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Swaziland Activists Call on Coca-Cola to Support Democratic Reforms

Activists demonstrate in the streets of Mbabane on July 21, 2011 to draw attention to their government's dwindling supply of anti-retroviral drugs, as Swaziland is the world's highest HIV infection rate. They delivered petitions to the Health and Finance

Activists in Swaziland say companies operating in the country, such as Coca-Cola, support the country’s oppressive king.

Swaziland activists are calling on international companies working in the small African nation to withdraw their support for the country’s King Mswati.

Many Swazis have criticized the king's expensive lifestyle, which includes 13 wives, at a time when the tiny country is going through tough economic times.

Lucky Lukhele, spokesperson for the Swaziland Solidarity Network, said companies such as Coca-Cola, which has its biggest African operation in Swaziland, should stop claiming neutrality and speak out against the King's anti-democratic ways, such as the ban on political parties.

“They must then come out openly, there is no neutrality in any situation. So therefore, it’s clear to us, if they claim to be neutral, there is no way that you can be neutral when there is an oppressor next to you,” said Lukehle.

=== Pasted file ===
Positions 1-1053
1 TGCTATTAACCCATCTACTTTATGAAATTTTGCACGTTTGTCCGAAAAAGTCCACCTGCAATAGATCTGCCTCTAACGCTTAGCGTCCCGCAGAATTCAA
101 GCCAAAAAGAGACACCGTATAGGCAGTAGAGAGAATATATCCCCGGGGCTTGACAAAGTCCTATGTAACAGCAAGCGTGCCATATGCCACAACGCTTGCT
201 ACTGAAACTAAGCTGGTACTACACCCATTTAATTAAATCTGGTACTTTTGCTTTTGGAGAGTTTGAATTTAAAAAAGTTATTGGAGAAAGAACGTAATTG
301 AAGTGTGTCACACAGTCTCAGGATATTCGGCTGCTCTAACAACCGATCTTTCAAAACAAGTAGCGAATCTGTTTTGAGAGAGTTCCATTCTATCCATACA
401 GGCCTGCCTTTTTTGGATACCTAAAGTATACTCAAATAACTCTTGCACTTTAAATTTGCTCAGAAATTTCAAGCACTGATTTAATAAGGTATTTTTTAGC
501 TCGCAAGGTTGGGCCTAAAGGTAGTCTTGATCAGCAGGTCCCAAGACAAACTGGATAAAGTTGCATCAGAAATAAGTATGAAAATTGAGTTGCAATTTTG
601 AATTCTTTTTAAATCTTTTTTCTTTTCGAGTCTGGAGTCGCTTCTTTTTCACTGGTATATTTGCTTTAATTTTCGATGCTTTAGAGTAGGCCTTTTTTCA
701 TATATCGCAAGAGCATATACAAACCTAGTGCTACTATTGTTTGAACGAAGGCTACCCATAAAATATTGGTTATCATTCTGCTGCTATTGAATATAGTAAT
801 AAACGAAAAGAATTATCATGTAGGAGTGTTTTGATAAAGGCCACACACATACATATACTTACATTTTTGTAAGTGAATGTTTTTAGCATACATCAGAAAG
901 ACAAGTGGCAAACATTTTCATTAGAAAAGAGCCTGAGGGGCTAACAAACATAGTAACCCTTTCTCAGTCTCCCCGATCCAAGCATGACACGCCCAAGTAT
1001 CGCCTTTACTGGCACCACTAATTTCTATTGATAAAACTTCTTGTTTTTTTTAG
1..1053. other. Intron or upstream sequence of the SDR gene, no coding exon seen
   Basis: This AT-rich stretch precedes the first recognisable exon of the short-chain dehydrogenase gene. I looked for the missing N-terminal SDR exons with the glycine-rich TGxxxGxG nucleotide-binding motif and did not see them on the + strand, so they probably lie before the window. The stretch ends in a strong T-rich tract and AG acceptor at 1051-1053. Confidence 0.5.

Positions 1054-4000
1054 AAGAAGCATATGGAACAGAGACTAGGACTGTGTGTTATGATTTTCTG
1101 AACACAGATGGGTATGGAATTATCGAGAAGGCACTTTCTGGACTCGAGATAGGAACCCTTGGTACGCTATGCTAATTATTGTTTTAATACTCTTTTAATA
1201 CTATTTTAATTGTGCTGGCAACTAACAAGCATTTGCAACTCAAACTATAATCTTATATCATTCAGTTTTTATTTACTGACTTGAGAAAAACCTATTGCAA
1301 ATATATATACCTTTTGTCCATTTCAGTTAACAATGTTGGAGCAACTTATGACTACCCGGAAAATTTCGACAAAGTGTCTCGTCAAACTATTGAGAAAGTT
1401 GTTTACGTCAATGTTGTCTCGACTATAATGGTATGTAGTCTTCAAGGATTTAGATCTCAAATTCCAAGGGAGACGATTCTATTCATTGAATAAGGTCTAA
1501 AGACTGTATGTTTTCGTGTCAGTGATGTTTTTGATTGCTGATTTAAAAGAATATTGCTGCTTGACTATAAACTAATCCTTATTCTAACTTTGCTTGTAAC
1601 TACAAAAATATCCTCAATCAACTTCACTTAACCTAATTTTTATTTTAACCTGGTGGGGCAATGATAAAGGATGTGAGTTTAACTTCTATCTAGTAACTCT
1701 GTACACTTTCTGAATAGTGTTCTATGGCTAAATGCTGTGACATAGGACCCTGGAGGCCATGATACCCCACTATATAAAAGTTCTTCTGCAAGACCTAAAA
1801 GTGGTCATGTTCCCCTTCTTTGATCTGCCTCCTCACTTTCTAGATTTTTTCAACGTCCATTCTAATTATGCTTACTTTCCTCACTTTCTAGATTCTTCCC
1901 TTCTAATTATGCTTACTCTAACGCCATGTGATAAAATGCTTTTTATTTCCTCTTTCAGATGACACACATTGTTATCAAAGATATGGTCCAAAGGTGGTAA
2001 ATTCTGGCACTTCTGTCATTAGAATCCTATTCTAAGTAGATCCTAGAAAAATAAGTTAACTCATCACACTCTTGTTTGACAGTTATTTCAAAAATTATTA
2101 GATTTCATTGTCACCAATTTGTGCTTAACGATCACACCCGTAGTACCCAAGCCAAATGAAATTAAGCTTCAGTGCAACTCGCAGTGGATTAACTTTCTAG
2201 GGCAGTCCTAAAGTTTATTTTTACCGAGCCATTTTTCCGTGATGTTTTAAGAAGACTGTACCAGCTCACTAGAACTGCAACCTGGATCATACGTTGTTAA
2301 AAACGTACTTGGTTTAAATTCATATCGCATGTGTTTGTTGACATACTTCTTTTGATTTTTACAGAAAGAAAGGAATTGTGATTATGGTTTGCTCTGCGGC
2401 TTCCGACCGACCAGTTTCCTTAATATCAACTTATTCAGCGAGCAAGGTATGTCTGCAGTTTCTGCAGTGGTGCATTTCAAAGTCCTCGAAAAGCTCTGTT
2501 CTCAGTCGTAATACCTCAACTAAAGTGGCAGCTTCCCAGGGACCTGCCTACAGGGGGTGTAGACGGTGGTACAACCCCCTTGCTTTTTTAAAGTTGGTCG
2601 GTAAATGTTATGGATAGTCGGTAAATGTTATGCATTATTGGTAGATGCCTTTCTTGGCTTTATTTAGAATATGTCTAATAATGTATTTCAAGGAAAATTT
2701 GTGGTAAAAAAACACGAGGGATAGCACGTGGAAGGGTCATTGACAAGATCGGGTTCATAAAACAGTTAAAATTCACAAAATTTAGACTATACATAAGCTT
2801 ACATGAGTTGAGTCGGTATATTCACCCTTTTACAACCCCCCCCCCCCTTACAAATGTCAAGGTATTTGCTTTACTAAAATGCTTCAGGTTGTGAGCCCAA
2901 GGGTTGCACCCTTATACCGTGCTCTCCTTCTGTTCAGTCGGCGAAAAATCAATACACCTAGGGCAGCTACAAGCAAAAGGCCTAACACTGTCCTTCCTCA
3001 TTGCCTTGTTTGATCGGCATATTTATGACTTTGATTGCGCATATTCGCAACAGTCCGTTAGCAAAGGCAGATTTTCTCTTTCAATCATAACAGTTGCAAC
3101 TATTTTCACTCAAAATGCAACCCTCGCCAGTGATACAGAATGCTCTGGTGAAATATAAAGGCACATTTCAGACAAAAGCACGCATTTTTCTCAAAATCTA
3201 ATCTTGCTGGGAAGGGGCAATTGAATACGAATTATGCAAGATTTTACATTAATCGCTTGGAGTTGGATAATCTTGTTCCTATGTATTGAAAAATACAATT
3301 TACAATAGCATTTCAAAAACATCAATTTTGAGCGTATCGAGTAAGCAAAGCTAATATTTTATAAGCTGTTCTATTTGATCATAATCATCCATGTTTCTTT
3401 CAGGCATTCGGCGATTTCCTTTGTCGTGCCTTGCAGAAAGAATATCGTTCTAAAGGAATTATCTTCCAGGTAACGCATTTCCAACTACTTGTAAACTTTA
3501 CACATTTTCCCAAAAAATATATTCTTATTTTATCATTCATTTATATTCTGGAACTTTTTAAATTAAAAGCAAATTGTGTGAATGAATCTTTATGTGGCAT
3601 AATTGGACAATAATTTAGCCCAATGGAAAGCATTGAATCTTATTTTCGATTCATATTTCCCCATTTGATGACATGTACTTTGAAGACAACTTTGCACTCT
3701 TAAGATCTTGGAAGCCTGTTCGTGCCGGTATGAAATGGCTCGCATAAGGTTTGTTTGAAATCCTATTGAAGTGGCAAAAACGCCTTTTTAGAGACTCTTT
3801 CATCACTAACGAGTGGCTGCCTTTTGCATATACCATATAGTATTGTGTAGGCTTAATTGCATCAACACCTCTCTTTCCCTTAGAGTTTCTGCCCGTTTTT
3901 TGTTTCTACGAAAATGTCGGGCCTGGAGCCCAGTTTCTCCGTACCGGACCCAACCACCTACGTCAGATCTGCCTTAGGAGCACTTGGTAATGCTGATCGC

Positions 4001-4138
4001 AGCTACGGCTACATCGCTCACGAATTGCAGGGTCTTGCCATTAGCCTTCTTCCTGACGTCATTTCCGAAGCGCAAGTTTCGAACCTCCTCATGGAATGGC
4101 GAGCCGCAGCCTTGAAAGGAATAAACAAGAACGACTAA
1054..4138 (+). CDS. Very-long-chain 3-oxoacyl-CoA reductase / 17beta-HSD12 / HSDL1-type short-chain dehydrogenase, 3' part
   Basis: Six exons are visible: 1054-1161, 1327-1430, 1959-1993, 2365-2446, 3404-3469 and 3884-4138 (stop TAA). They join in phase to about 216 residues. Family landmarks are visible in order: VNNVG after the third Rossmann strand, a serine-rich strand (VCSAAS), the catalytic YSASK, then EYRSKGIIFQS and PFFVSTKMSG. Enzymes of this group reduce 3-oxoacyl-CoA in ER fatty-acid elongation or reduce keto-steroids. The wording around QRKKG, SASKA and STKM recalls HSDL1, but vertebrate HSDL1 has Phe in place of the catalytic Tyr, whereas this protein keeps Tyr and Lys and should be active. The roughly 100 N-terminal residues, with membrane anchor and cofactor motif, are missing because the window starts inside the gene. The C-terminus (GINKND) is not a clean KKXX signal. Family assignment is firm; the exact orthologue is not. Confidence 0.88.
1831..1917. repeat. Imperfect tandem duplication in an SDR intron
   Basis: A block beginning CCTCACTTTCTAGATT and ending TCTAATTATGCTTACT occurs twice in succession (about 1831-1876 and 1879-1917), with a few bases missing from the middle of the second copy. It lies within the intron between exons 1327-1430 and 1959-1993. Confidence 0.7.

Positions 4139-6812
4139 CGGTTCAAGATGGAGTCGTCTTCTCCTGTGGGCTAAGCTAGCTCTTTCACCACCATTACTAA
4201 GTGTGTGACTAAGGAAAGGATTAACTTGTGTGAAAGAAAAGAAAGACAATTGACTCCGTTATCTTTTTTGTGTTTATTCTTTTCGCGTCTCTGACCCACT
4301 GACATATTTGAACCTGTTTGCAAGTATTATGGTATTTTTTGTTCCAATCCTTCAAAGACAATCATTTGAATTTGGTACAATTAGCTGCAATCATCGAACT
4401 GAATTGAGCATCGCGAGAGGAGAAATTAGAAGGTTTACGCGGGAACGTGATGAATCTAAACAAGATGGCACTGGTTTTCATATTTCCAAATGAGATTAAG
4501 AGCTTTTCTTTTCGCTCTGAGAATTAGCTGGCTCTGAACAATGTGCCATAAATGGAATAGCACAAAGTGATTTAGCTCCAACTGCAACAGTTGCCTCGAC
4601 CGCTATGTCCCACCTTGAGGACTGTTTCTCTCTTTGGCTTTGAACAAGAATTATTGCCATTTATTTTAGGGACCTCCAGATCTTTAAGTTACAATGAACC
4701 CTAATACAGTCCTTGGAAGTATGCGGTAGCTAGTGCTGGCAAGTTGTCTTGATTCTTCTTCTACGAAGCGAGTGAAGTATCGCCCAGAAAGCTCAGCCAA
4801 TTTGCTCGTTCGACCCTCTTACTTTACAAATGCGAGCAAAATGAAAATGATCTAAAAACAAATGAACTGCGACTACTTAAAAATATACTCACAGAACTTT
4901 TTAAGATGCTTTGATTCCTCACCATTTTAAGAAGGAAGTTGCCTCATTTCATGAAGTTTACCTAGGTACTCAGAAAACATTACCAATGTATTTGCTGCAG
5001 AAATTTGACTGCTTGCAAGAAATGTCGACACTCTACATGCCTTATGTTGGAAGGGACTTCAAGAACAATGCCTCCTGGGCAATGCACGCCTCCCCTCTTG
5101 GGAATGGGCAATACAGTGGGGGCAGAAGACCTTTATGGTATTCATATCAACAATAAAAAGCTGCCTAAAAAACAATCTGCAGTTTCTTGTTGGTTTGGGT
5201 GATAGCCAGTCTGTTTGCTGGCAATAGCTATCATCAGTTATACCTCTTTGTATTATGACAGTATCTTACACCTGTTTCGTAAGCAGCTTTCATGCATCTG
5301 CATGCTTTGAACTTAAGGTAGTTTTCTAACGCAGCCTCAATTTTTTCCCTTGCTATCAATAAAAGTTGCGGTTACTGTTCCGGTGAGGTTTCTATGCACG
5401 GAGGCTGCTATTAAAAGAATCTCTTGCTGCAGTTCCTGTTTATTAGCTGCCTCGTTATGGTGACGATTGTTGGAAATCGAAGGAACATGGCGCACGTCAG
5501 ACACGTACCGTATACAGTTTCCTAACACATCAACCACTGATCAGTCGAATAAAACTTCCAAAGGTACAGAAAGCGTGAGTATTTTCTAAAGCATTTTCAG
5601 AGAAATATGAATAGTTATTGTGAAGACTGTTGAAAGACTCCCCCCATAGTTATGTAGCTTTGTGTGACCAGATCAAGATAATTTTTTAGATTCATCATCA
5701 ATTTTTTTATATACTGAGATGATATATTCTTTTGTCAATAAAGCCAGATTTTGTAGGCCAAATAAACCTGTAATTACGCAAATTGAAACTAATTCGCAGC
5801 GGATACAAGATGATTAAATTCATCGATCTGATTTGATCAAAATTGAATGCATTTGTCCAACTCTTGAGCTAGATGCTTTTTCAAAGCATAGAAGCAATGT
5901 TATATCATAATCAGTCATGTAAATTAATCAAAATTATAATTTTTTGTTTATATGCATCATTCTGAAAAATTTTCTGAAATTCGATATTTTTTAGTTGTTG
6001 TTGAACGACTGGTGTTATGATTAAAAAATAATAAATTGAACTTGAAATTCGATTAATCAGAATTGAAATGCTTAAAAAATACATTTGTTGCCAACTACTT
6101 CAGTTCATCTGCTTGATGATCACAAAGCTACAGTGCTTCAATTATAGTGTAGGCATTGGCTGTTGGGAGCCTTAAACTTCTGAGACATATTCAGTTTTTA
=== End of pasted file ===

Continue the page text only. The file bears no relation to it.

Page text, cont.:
He compares the Swaziland situation, where Mswati rules over Sub-Saharan Africa’s last absoluate monarchy, to apartheid in South Africa, when Coca-Cola pulled its operations out of that country.

“We are not saying that they must pull out of Swaziland, but they must start supporting democratic efforts of all the democratic organizations currently calling for democratization in Swaziland,” Lukehele said.

Companies have shown their support of the King by praising him in advertisements and donating to some of the king’s lavish events, according to Lukehele.

He also called on the International Criminal Court to investigate the King.

The Swaziland Solidarity Network encourages a cultural boycott of Swaziland and works with other organizations to isolate King Mswati. The network describes the king as an absolute ruler who tolerates no democratic organizations, trade unions or free media.

King Mswati has ruled the southern African nation of 1.2 million people since 1986 as sub-Saharan Africa's last absolute monarch.